Leeds United's Jesse Marsch on the value of Mateusz Klich and a hard-earned opening win over Wolves

Jesse Marsch says Mateusz Klich's place on the bench for Leeds United's first game of the season is "nothing personal" and that he understands the Polish midfielder's frustration as the evolution of his team continues apace.

Central midfielders Tyler Adams and Marc Roca both made strong debuts as the Whites came from behind to beat Wolverhampton Wanderers 2-1 at Elland Road.

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Leeds United 2 Wolves 1: Whites get to the point to claim opening-day victory

But Klich showed his value too, coming off the bench to play in front of the pair and reasserting a control the hosts had lost after the interval. He played a part in the winning goal, which if Rayan Ait-Nouri had not put through his own net, Brenden Aaronson - the pick of the Leeds debutants - would have.

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WINNING START: Leeds United coach Jesse MarschWINNING START: Leeds United coach Jesse Marsch
WINNING START: Leeds United coach Jesse Marsch

Leeds coach Marsch has been open about how Klich could move on this summer because of his desire for regular football in a World Cup season, but his performance from the bench could have made that harder.

"I was a player," said Marsch. "I know what it's like as a player to be pissed off with your coach or frustrated with a game or a team-mate so none of this is really personal.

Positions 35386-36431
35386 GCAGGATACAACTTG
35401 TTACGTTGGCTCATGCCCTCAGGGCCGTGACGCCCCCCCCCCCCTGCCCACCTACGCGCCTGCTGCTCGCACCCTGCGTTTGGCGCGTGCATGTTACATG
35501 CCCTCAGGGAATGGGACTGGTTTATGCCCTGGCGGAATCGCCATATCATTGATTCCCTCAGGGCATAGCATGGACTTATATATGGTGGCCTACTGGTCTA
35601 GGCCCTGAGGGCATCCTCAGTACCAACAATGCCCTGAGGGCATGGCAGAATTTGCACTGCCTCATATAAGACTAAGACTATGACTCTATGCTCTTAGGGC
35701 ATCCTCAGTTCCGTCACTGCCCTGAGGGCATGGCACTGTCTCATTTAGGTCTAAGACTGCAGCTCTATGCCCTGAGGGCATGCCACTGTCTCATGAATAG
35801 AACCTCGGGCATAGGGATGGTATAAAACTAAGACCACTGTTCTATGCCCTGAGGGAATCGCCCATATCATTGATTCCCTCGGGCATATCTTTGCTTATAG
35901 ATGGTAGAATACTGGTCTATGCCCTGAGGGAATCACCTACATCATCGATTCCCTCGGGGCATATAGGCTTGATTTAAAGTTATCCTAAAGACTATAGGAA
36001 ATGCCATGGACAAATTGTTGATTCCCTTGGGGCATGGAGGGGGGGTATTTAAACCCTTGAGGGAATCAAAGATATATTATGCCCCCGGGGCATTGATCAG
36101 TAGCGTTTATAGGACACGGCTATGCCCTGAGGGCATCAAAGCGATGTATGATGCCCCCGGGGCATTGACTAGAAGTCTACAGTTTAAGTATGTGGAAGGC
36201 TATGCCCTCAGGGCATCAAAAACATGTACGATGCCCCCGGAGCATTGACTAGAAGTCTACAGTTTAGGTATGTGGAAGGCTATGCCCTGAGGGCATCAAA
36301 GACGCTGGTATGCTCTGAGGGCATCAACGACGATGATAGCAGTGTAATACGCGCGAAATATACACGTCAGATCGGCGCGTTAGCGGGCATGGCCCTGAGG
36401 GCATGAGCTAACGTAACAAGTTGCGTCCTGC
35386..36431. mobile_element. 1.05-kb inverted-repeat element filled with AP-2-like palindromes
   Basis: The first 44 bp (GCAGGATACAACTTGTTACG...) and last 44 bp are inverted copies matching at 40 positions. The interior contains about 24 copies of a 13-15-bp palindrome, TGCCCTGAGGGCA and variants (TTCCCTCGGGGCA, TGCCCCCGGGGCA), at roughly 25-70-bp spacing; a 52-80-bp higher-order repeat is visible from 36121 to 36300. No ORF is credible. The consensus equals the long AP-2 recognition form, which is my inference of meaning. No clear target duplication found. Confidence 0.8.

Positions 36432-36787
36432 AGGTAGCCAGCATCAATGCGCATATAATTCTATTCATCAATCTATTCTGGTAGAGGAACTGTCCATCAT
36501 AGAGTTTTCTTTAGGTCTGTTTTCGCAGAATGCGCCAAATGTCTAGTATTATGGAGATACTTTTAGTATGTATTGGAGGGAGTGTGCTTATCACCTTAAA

"Klichy and I have had good discussions and sometimes disagreements on things but I like him a lot and I like guys who say what they think. Klichy says what he thinks!

"He and I have a good understanding. I like him as a player and it's just about putting together the puzzle of what we want our team to look like and how does each piece fit. I felt strongly we were going to need him today and I spoke to him before the match about what the role could look like.

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"He showed his quality and played quite well and helped us in a good moment.

"One of Klichy's qualities is he can run and I knew we were struggling to cover spaces where Neves was and to pick up second balls.

"Right away he helped to settle things down a little bit and he was in some good spaces. I thought he was disciplined with his positioning and he made some good plays with the ball, including the second ball.

"I can understand some people have questioned it (Klich's future) because we haven't had him involved in certain things but let's see how things go.

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"I know as long as he's here he's fully committed, that's the most important thing.

"It's clear he wants to play because making the World Cup should be a big goal of his but we also have to think about as a club what's best for us and how it all fits together."

Marsch was pleased to see his side's hard work and resilience pay off with victory. Daniel Podence gave the hosts the lead, only for Rodrigo to equalise.